The current paradigm perceives schools as machines producing clearly delineated and measurable outcomes. The current paradigm has apparently not met Mrs Humby.
[6 min read]
Two apparently disconnected events, yesterday’s teachmeet hosted at Ormiston Venture Academy in Great Yarmouth (#IgniteTM) and Monday’s social enterprise conference at Sheffield Hallam University serve to profoundly contextualise Sir David’s Carter’s recent call for a more values-focused approach to education.
A humane, inclusive and democratic society can thrive even if we don’t get X% of school-leavers into higher education. It cannot, however, thrive without responsible individuals working together. Inspired by Mrs Tuesday Humby’s speech at Ormiston Venture, this post looks at the importance of the human relational element in good education and points to successful human-focused social enterprises as a source for inspiration.
Given schools are composed of people, it seems sensible to perceive them as living organisms, each with its own unique rhythm and personality. If we accept this view, it is probably a good idea to work with pupils, parents and teachers to activate them as vital agents, instead of perceiving them as problems to be solved.
This is, of course, the real point of the Participatory Budgeting in schools programme – ticking the boxes of enterprise education, science and English and maths (even that new kid on the block, character education), raised attainment and attendance, better staff retention, more parental engagement, et cetera, et cetera, are all ancillaries to, and consequences of, this guiding principle of responsible individual and collective agency.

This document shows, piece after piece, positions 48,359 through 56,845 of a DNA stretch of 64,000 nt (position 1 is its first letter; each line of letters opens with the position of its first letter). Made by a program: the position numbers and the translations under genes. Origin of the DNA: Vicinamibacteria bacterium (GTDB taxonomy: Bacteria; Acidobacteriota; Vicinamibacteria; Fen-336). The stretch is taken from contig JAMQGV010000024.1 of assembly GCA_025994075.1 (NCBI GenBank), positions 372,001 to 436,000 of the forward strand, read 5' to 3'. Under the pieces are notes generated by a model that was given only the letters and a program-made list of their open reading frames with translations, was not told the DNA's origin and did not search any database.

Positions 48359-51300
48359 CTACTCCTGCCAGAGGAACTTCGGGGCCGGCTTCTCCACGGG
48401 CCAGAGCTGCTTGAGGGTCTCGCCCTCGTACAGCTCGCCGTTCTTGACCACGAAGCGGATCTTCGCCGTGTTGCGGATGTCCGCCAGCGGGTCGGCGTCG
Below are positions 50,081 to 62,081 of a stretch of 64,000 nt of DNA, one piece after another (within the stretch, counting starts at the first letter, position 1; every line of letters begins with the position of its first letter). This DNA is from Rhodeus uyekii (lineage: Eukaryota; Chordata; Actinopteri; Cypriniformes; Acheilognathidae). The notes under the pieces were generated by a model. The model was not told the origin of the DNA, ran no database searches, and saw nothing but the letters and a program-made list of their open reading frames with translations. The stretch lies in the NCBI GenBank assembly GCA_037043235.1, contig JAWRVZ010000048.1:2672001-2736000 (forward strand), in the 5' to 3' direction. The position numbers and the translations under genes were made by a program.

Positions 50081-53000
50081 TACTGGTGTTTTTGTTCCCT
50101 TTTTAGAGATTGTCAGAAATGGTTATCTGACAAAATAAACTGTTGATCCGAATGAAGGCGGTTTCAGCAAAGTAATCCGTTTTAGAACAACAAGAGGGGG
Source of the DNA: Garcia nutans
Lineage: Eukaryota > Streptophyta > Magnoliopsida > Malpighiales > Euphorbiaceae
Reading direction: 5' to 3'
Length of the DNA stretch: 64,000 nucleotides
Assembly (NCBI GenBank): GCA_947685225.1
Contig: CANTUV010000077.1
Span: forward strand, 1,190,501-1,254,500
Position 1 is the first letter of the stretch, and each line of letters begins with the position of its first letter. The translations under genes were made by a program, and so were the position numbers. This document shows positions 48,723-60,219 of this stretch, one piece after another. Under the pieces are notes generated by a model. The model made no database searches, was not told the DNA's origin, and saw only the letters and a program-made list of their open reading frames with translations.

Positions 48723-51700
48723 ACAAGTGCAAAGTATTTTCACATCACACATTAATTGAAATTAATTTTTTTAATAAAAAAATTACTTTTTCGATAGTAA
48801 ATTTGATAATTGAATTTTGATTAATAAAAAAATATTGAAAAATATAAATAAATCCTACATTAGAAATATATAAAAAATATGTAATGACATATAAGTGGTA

The Transdisciplinary Forum at Sheffield University – with the funky subtitle “Sustainable Development through Social Enterprise, Co-Operative and Voluntary Action from Research to Practice and Back” – drew people literally from all over the world. I had absolutely no idea how powerful and advanced the social enterprise movement is, nor how interconnected on a global scale.
As part of my work on the Participatory Budgeting programme for schools, I mainly came to learn from Catherine Brentnall about her experiences of NEMESIS, a 3-year EU-funded project to create and test a social innovation model to primary and secondary students. Their Co-Creative Labs deserve a full blog post in own right, but I will simply leave you with a link and some soft outcomes:
More pertinent to the context of our particular topic on schools as organisms, I was exposed to an impressive array of success stories of social enterprise in practice: ethical leadership, full transparency, linked pay ratios for CEOs, shared values, communal vision, and smash financial success to boot. Have you heard of Gripple, a highly successful employee-owned and values-led global business, which has won five Queen’s Awards for Innovation and was voted ‘UK’s Best Employer’ by the UK’s Chambers of Commerce? They have had one redundancy all the 25 years of their existence, and that individual came back five years later.
Bearing in mind the warnings from Stuart Kime and other speakers at the UEA about not adding to the workload, this quote from Gripple’s Special Projects Manager, Gordon McCrae, should cause leaders to reflect on their knee-jerk response to staff cutbacks.
If we need to cut back, we drop tasks, not people…
In a nutshell, it’s people over profit. And, I thought, if an engineering company successfully competing against the likes of Jaguar Land Rover can pull this off, how is it conceivable that most Academy chains hemorrhage staff, are on the verge of financial breakdown (even where funds are not being embezzled), and still manage to produce school leavers absolutely unfit for human existence if you ask the universities and businesses who have to pick up the pieces?
There are so many successful, innovative models and disciplines trialled and tested in the business, HE and social enterprise community, ripe for the picking. We’ve already discussed the little understood discipline of knowledge management at some length, and how it may impact transparency, more effective command structures and more employee engagement and empowerment.
Does none of that seem relevant to schools? It does, and it is. Enter Mrs Humby and Mr Simon Gilbert-Barnham.